When people think about ways to manage back pain, nutrition is not the first thing that comes to mind. But what you eat impacts your back health. “Nourishing your body with foods that reduce inflammation can really help you feel better much sooner,” says Amy Jamieson-Petonic, RD, director of wellness coaching at the Cleveland Clinic. Once again, good nutrition to the rescue!
Eating a mixed greens salad with in-season veggies is a great way to get fiber (which helps you feel full) and anti-inflammatory foods in your diet. For an extra anti-inflammatory boost, try this dressing: Mediterranean Salad Dressing
2 cloves garlic
1 tablespoon ground oregano
1 cup extra virgin olive oil
1/2 cup fresh lemon juice
Mix all ingredients together with a whisk or immersion blender; makes 16 (1 tablespoon) servings.
Stop Fanning the Flames
Much of our pain comes from inflammation. We usually think of inflammation as swelling — as in, you twist your ankle and it becomes swollen and it hurts. Inflammation is actually one of your body’s defense mechanisms to protect from infection and foreign substances. However, sometimes the protective response becomes chronic and, for one reason or another, is triggered when there are no infections to fight off.
For example, foods high in saturated fats, trans fats, simple sugars and white flour actually trigger inflammation throughout our bodies through a complex series of biochemical and hormonal processes. Left unchecked, inflammation runs rampant through your body, causing all kinds of problems — including arthritis (an inflammation of your joints) and, believe it or not, low back pain.
Your first line of defense is to reduce the number of pro-inflammatory foods you eat, which means cutting back significantly on:
- Red meat
- Highly processed foods and foods with added sugars (and very little nutrients)
- White bread, white pasta, white rice
- Whole-fat dairy
- Sugary drinks and snacks
- Fried foods
- Anything with “partially hydrogenated oil” in the ingredients
While cutting down on inflammation-causing foods, you’ll want to increase your intake of anti-inflammatory foods. The best way to do this, Jamieson-Petonic says, is to follow the Mediterranean diet, which focuses on eating antioxidant-rich foods, lean protein, whole grains and heart-healthy fat. The overall concept:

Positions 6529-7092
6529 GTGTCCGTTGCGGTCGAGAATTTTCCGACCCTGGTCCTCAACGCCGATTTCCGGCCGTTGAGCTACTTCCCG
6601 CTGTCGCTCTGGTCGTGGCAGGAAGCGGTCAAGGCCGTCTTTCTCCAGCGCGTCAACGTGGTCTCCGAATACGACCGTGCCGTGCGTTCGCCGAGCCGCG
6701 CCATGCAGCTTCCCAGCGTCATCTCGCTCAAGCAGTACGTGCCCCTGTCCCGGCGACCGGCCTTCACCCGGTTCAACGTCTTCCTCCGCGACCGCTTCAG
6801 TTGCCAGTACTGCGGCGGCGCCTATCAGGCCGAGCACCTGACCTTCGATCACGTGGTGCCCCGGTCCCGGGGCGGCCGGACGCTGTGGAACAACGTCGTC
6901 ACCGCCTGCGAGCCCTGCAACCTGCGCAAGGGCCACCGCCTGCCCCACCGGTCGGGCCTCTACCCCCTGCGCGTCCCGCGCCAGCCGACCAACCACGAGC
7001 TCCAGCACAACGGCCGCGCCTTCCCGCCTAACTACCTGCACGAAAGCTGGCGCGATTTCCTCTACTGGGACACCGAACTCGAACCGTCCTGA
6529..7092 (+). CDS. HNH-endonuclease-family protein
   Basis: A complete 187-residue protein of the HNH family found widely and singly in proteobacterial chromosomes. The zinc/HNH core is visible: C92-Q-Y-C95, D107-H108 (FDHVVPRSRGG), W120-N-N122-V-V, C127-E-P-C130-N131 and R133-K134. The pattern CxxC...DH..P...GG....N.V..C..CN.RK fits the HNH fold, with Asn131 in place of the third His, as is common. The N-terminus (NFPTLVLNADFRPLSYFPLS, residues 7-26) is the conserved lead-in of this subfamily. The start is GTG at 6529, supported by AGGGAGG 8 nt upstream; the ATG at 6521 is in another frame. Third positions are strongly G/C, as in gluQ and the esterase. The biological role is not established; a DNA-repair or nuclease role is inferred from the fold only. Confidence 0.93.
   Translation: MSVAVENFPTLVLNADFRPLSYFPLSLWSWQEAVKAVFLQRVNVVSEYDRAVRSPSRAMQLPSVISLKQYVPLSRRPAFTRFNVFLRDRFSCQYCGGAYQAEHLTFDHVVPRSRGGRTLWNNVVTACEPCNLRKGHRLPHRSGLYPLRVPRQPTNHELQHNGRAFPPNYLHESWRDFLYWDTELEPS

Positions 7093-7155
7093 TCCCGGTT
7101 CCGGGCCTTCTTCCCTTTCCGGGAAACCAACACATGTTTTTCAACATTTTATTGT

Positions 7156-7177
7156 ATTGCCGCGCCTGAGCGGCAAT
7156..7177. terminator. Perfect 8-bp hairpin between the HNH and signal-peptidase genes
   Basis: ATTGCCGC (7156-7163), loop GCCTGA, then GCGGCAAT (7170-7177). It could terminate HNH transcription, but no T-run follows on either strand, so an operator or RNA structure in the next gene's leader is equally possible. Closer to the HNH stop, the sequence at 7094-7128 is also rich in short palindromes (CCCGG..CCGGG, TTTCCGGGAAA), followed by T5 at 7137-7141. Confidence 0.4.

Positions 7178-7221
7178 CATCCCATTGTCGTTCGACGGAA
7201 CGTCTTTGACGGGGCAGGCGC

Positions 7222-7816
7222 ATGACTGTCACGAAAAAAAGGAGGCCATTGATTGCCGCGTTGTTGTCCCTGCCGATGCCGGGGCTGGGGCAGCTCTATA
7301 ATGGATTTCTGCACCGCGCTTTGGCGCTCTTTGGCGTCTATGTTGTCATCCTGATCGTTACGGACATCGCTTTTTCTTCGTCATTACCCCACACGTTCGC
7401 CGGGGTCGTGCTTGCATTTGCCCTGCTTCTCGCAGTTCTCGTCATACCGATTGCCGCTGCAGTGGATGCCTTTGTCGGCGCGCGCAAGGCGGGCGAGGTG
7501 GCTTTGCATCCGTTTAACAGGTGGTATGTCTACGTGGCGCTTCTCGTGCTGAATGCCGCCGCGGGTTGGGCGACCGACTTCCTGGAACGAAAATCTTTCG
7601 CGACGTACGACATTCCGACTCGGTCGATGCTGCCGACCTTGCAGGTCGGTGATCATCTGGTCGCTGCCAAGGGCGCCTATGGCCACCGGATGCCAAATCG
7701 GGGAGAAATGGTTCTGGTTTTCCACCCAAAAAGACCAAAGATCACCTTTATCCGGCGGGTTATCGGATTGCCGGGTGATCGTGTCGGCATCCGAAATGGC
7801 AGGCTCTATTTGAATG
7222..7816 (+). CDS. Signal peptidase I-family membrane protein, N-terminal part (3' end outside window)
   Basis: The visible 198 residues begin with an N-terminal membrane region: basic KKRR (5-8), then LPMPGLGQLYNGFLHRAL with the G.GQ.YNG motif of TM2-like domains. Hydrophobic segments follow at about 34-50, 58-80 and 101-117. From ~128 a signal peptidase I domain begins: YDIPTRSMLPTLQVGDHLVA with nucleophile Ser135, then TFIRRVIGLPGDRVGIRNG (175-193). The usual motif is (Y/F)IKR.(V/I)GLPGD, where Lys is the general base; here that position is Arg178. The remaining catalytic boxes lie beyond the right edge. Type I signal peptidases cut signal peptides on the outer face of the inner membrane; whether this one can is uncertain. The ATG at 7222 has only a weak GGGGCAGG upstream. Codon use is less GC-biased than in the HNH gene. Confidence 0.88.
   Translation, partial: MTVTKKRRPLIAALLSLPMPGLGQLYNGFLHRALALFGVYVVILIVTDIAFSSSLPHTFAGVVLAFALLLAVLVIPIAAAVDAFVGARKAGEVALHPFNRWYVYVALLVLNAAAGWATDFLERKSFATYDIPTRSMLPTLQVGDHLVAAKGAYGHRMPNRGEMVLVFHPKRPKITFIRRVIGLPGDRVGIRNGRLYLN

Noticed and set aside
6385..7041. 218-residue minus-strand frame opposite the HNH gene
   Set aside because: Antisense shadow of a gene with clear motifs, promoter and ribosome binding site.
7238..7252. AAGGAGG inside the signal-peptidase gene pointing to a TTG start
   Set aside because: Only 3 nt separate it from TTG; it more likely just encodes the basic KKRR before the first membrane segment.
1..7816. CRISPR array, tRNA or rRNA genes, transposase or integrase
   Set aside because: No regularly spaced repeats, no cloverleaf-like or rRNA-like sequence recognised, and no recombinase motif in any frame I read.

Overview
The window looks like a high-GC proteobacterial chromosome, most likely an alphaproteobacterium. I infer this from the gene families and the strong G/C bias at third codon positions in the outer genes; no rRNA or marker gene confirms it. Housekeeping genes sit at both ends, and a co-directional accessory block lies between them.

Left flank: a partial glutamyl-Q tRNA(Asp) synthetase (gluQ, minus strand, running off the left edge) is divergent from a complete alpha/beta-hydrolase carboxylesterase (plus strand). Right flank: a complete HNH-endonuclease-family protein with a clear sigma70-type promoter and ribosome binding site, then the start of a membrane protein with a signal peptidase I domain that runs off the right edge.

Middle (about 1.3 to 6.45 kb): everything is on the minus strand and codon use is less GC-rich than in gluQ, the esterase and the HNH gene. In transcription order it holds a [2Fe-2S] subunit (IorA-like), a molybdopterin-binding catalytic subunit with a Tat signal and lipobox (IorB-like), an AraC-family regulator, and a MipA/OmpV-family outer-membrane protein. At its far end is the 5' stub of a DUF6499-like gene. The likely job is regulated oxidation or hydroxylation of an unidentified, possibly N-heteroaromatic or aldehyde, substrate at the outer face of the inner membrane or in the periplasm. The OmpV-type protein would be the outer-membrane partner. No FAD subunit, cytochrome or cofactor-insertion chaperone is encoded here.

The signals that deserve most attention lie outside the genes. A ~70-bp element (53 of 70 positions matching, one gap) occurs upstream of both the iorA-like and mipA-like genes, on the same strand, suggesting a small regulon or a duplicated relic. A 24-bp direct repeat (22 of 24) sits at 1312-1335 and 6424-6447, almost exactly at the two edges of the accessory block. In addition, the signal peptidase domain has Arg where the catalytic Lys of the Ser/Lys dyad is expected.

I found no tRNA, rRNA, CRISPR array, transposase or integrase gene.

- Most meals should center around vegetables, whole grains, olive oil, beans, nuts, legumes, seeds, fruits, herbs and spices.
- Aim for two to three three-ounce servings of omega-3-rich fish a week. Tuna and salmon are good sources.
- Poultry and eggs can be eaten every other day. Keep portion sizes to three or four ounces, always remove the skin before eating, and alternate between egg whites and whole eggs.
- Meats and sweets should be avoided whenever possible, or at least limited to once per week.
- Red wine (one four-ounce glass a day or every other day) is also a Mediterranean staple because it’s rich in heart-healthy antioxidants.
Keep Your Back Bones Strong
Your bones start losing mass once you hit your twenties, which can really weaken the vertebrae in your spine. Excessive weakness and brittleness is known as osteoporosis. Banking enough calcium early in life helps prevent osteoporosis. But even later in life, calcium can help you maintain bone mass. Women should get 1,200 to 1,500 mg of calcium a day. Men need 800 to 1,000 mg. Good choices: calcium-fortified foods, including fat-free milk and dairy, calcium-fortified orange juice, whole-grain breads and soy milk. “The goal is to get as much as you can with food and then supplement the rest,” says Jamieson-Petonic.
Remember that you can absorb only about 600 mg of calcium at one time, so only take that much at once. Vitamin D can also help with calcium absorption, but the majority of Americans do not have optimal levels. Because we do not get enough vitamin D in food, it is probably best to include a daily supplement in your routine.
Proper hydration is key for every single process our body performs — from digesting food to fighting off disease. Dehydration creates a whole bunch of problems, from fatigue to headaches. But there is also a back connection, says Fredrick Wilson, DO, the director of the Cleveland Clinic Center for Spine Health at Solon. The bones of your spine (your vertebrae) have cushions, or discs, between them.
These discs are partly made up of a jelly-like substance, which is 90 percent water. Downing glass after glass of water can’t stave off all disc problems. However, making sure your body has a steady stream of fluid coming in (you’ll know you’re well hydrated if your urine is clear to light yellow instead of a dark yellow) may help keep that cushioning intact.
—by Judi Ketteler